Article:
Music Jobs & Music Industry Resources

Musician Job Statistics

Musician Earnings, Job Outlook, Musician Training, and Labor Statistics




 

Musician Job Stats

Musician Jobs Stats, What Musicians and Singers Do

Musicians and singers play instruments or sing for live audiences and in recording studios. They perform in a variety of styles, such as classical, jazz, opera, rap, or rock.

Work Environment

Musicians and singers often perform in settings such as concert halls, arenas, and clubs. They often work in religious organizations and performing arts companies; others are self-employed.

How to Become a Musician or Singer

Educational and training requirements for musicians and singers vary. There are no formal education requirements for musicians and singers interested in performing popular music, but those interested in performing classical and opera typically need at least a bachelor’s degree.

Pay

The median hourly wage of musicians and singers was $22.39 in May 2010.

Job Outlook

Employment of musicians and singers is expected to grow 10 percent from 2010 to 2020, about as fast as the average for all occupations. Expected growth will be due to increases in demand for musical performances. However, strong competition is expected for jobs because of the large number of workers who are interested in becoming musicians or singers.

Similar Occupations

Compare the job duties, education, job growth, and pay of musicians and singers with similar occupations.

O*NET

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Contacts for More Information

Learn more about musicians and singers by contacting these additional resources.
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SUGGESTED CITATION:
Bureau of Labor Statistics, U.S. Department of Labor, Occupational Outlook Handbook, 2012-13 Edition, Musicians and Singers, on the Internet at http://www.bls.gov/ooh/entertainment-and-sports/musicians-and-singers.htm (visited September 01, 2012).

Musicians and singers play instruments or sing for live audiences and in recording studios. They perform in a variety of styles, such as classical, jazz, opera, rap, or rock.

Duties

Musicians and singers typically do the following:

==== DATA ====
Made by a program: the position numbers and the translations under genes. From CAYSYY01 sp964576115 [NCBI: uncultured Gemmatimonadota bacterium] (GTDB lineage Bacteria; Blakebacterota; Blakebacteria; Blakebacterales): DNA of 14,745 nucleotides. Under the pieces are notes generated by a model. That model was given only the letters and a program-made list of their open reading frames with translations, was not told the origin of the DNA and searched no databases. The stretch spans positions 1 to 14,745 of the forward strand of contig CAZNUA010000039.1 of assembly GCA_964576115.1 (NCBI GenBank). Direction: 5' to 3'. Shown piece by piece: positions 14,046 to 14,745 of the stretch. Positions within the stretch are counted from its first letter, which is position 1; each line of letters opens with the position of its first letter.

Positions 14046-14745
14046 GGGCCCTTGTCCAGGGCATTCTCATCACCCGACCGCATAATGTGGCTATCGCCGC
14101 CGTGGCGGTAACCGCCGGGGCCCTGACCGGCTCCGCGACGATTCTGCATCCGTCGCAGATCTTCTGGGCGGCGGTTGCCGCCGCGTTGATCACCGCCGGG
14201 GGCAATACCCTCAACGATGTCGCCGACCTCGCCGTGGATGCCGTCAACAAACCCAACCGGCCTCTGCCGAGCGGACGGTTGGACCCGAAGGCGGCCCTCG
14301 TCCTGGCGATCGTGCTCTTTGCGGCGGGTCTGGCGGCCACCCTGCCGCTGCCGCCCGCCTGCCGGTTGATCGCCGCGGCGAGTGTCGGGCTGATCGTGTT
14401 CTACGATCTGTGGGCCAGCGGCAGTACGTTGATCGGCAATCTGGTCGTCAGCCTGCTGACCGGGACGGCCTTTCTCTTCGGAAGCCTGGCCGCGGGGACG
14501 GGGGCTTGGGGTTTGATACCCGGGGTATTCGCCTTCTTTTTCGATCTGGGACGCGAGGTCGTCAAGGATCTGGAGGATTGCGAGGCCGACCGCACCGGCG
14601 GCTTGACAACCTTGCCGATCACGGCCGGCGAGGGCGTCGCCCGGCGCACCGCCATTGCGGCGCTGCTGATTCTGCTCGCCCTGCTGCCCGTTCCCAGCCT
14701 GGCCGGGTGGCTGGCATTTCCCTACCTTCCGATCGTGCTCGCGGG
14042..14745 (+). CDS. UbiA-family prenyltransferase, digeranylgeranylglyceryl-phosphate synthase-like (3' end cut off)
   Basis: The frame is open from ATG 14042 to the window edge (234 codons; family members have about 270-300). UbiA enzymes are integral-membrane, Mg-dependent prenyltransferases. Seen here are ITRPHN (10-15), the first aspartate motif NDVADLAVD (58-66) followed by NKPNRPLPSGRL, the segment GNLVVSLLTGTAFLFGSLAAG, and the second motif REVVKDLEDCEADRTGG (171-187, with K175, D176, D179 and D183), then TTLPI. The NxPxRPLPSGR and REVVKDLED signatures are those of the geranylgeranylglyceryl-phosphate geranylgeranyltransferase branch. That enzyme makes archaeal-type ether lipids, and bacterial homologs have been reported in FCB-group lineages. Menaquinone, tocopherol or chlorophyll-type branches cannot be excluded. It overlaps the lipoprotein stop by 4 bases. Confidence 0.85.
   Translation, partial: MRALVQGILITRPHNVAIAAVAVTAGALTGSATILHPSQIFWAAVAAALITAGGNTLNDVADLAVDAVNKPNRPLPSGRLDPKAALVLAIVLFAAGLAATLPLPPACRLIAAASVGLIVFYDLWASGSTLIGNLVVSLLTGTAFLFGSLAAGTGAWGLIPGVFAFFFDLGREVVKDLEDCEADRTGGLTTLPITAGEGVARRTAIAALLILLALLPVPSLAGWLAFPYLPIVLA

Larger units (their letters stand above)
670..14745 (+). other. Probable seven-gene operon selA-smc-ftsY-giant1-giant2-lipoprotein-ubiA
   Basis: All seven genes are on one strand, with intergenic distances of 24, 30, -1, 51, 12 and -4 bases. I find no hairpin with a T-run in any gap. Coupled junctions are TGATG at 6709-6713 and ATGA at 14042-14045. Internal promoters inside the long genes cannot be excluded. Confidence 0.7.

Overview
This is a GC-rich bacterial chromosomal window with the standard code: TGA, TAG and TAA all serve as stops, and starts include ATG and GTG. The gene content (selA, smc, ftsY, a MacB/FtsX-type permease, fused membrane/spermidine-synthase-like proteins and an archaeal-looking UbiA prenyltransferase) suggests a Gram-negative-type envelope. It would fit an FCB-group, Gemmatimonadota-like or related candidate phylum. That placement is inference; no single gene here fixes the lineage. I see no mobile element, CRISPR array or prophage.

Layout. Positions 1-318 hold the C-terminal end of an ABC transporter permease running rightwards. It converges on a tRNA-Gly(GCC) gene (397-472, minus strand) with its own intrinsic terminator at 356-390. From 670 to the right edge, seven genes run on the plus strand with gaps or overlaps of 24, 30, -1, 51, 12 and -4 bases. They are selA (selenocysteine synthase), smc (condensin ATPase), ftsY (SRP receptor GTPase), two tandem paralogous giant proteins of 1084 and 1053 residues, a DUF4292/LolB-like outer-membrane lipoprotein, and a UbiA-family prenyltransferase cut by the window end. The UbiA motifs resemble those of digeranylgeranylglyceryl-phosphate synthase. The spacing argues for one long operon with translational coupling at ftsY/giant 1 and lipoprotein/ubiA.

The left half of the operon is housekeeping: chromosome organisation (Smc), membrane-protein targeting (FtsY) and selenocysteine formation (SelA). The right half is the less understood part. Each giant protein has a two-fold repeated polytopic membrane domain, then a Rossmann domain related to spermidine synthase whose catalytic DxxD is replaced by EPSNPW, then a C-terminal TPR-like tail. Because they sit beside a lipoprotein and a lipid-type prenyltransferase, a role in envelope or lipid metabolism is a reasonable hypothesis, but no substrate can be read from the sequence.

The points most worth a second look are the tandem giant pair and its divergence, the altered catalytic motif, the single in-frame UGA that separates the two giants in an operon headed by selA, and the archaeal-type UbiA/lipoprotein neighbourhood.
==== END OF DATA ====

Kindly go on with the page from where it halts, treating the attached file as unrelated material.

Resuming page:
• Perform music for live audiences and recordings
  • Audition for positions in orchestras, choruses, bands, and other music groups
  • Practice playing instruments or singing to improve their technique
  • Rehearse to prepare for performances
  • Find locations for performances or concerts
  • Travel, sometimes great distances, to performance venues
  • Promote their careers by doing photo shoots and interviews or maintaining a website or social media presence

Musicians play one or more instruments. To make themselves more marketable, many musicians become proficient in multiple musical instruments or styles.

Musicians play in bands, orchestras, or small groups. Those in bands may play at weddings, private parties, clubs, or bars while they try to build enough fans to get a recording contract or representation by an agent. Some musicians work as a part of a large group of musicians who must work and practice together, such as an orchestra. A few musicians become section leaders, who may be responsible for assigning parts to other musicians or leading rehearsals.

Others musicians are session musicians, who specialize in playing backup for a singer or band leader during recording sessions and live performances.

Singers perform vocal music in a variety of styles. Some specialize in a particular vocal style, such as opera or jazz; others perform in a variety of musical genres. Singers, particularly those who specialize in opera or classical music, may perform in different languages, such as French or Italian. Opera singers act out a story by singing instead of saying the dialogue.

Some singers become background singers, providing vocals to harmonize or support the lead singer.
In some cases, musicians and singers write their own music to record and perform. For more information about careers in songwriting, see the profile on music directors and composers.

Musicians and singers who give private music lessons to children and adults are classified as self-enrichment teachers. For more information, see the profile onself-enrichment teachers.
Others with a background in music may teach music in public schools, but they typically need a bachelor’s degree and a teaching license. See the profiles on kindergarten and elementary school teachersmiddle school teachers, and high school teachers.

SUGGESTED CITATION:
Bureau of Labor Statistics, U.S. Department of Labor, Occupational Outlook Handbook, 2012-13 Edition, Musicians and Singers, on the Internet at http://www.bls.gov/ooh/entertainment-and-sports/musicians-and-singers.htm (visited September 01, 2012).